A recent document dump from ProPublica has revealed how Facebook determines what is and isn’t hate speech. Recently we have seen an uptick in users, mainly people of color, being banned on Facebook for talking about racism and white privilege. This is especially jarring when paired with posts that are inflammatory and often violent, like a recent post from a U.S. congressman who wrote the following about “radicalized” Muslims; “Hunt them, identify them, and kill them,” wrote U.S. Rep. Clay Higgins, a Louisiana Republican. “Kill them all. For the sake of all that is good and righteous. Kill them all.” This post was not deleted by Facebook’s hate speech enforcers. However it seems that every week we have a story about someone being banned for standing up for marginalized folks by taking on white supremacy. One of the hosts of the popular podcast The Black Guy Who Tips, Rod, was banned from Facebook recently for decrying Bill Maher’s “house nigger” joke. How did Clay Higgins escape a Facebook ban but Rod did not? The documents obtained by ProPublica outline how.
Facebook defines “hate speech” as attacks against a protected category. According to Facebook, protected categories are sex, race, religious affiliation, national origin, gender identity, ethnicity, sexual orientation, and serious disability and/or disease. Facebook explicitly states they do not protect social classes, continental origin, appearance, age, occupation, political ideology, religion, and countries. This means, according to Facebook’s hate speech algorithm, a protected category paired with a non protected category results in a “pass”. For example, Irish Women are a protected class according to the algorithm, but Irish Teens are not, since “age” is not a protected category. This is how Representative Higgins post about “radical Muslims” got a pass, since “radical Muslims” are not a protected category. This is also how Didi Delgado’s post stating “White people are racist” received a ban, since according to the algorithm white people are a protected category. Beyond the clearly faulty implementation of the algorithm that leads to targeting of marginalized people, its founding premise is a faulty one. It weighs all protected categories as equal without thought for societal or systemic realities and takes a color-blind approach to hate speech.
Color blindness is an appealing premise to moderates who don’t want to actually deal with the realities of racism and systemic oppression. The premise of color-blindness is that everyone is equal, and therefore all attacks on anyone based on race are all bad. Saying “Niggers are lazy” is just as bad as “white people are racist” to the color-blind, because it operates on the false premise that we’re all equal so all attacks are equal. This is false because we are not equal. That’s it, we aren’t. Saying that “Niggers are lazy” plays into a stereotype that black people are lazy which has deadly consequences for black folk. How often to we see politicians, like Higgins, pushing harmful policies under the guise of “we’re making sure that the takers don’t get free stuff”. That is a direct response to the welfare queen meme that spawned from the stereotype of lazy niggers. That mentality plays into the mindset that leads the GOP to want to kick 22 million people off of their healthcare plans. There is no systemic weight to saying that white people are racist. No politicians are going to push policy based on that. Cops aren’t going to look at white people differently because a Facebook post said that they were racist. But they do look at us differently when a Facebook post reinforces what they already think about us and what their profession is built around.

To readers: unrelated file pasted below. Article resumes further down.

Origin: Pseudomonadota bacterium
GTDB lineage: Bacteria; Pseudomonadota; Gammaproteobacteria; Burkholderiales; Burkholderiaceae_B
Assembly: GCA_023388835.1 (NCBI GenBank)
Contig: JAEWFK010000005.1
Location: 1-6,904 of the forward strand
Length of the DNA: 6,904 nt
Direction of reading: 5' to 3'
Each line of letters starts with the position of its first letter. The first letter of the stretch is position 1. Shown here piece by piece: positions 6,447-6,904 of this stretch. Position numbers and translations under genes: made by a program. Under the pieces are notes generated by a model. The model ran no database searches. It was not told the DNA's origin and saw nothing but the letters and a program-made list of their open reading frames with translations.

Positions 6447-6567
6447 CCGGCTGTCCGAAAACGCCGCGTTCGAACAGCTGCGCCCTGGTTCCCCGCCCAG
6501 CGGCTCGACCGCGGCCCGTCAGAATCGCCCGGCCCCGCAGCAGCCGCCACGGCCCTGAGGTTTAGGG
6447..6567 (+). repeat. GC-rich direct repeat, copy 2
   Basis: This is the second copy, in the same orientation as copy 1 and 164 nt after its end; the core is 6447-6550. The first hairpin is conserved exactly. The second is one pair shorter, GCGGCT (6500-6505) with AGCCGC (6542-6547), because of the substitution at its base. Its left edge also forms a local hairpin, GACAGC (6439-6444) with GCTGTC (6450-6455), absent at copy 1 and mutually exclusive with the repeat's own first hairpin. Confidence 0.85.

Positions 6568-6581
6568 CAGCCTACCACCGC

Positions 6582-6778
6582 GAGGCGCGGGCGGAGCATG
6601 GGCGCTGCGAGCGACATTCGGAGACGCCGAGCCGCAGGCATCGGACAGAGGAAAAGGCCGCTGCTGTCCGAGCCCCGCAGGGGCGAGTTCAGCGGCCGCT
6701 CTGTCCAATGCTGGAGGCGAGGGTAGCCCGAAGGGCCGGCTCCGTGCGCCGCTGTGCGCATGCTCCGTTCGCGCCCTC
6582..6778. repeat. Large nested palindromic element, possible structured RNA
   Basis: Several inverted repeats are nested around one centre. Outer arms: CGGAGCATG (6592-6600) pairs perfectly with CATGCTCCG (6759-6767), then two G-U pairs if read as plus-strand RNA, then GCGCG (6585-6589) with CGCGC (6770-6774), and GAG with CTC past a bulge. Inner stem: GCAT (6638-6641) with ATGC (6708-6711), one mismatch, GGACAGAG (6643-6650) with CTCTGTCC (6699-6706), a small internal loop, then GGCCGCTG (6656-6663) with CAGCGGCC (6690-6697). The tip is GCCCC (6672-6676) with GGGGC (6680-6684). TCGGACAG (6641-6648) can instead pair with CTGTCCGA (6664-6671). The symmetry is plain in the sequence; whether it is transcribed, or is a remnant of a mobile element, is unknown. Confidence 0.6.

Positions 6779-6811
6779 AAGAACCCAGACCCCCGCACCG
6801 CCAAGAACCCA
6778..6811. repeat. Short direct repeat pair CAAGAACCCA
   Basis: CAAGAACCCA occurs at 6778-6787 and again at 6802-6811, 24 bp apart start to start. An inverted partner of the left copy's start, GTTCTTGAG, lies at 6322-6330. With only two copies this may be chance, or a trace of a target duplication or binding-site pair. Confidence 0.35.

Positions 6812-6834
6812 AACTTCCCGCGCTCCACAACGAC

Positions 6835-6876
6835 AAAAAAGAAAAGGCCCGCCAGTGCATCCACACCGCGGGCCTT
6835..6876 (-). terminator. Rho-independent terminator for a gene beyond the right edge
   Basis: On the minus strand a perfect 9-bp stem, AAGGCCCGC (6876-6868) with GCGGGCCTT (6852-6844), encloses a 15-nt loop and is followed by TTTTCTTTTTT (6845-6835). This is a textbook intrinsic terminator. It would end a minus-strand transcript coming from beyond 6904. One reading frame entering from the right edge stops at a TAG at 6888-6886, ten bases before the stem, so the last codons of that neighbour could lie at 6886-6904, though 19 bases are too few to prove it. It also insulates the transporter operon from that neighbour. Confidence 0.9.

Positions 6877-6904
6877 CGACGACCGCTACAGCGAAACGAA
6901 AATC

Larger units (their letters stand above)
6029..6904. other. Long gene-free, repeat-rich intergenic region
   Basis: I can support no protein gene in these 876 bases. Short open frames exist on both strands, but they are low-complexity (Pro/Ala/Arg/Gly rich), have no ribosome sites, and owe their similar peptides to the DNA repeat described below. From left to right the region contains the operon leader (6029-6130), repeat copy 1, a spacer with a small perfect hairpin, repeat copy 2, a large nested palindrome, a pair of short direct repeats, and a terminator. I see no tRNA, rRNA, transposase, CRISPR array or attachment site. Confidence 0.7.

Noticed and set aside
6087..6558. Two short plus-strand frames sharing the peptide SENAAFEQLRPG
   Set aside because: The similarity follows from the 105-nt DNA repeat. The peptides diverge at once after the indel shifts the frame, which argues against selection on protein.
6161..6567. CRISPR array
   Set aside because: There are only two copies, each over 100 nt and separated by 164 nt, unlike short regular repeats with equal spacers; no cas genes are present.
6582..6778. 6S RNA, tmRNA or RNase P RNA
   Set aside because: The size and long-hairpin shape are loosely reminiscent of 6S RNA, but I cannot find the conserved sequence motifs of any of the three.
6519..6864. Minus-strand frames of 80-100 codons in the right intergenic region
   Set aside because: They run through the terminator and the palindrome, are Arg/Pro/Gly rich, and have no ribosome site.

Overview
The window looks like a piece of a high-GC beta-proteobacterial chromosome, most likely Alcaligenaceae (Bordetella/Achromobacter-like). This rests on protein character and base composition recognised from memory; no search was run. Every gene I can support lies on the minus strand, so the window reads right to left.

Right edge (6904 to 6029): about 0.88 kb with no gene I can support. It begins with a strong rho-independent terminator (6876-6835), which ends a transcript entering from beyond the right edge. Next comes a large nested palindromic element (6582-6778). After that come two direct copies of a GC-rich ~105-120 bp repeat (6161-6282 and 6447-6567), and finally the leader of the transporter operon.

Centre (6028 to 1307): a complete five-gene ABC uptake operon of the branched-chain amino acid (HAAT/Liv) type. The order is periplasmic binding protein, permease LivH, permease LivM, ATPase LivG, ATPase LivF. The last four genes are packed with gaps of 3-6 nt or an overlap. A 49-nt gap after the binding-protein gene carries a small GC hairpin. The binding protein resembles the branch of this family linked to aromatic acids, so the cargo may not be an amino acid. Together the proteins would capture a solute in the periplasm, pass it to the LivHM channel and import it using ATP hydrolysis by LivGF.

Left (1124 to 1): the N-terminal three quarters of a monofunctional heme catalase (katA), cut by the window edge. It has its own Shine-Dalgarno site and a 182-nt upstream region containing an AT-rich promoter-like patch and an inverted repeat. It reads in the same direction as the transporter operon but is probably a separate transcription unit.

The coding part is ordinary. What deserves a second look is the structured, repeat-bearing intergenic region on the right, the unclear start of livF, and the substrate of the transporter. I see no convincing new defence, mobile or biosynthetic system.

By taking a color-blind approach to hate speech, inadvertently or not, Facebook has created a system that extends protections to those at the expense of those more vulnerable. Engaging in anti-racist work, or any social justice, is hard and uncomfortable. There is no way to properly do the work without offending a lot of people, and that’s because doing proper work makes those who are passive participants in an oppressive system aware of it. It’s easy to say “I’m not transphobic, I’m not afraid of trans people”, but it’s harder to admit how your jokes about Caitlyn Jenner being a man play into a culture that gets trans women killed daily. You can’t please everyone, but in taking this approach Facebook has proven that they care more about white fragility than actual marginalized people.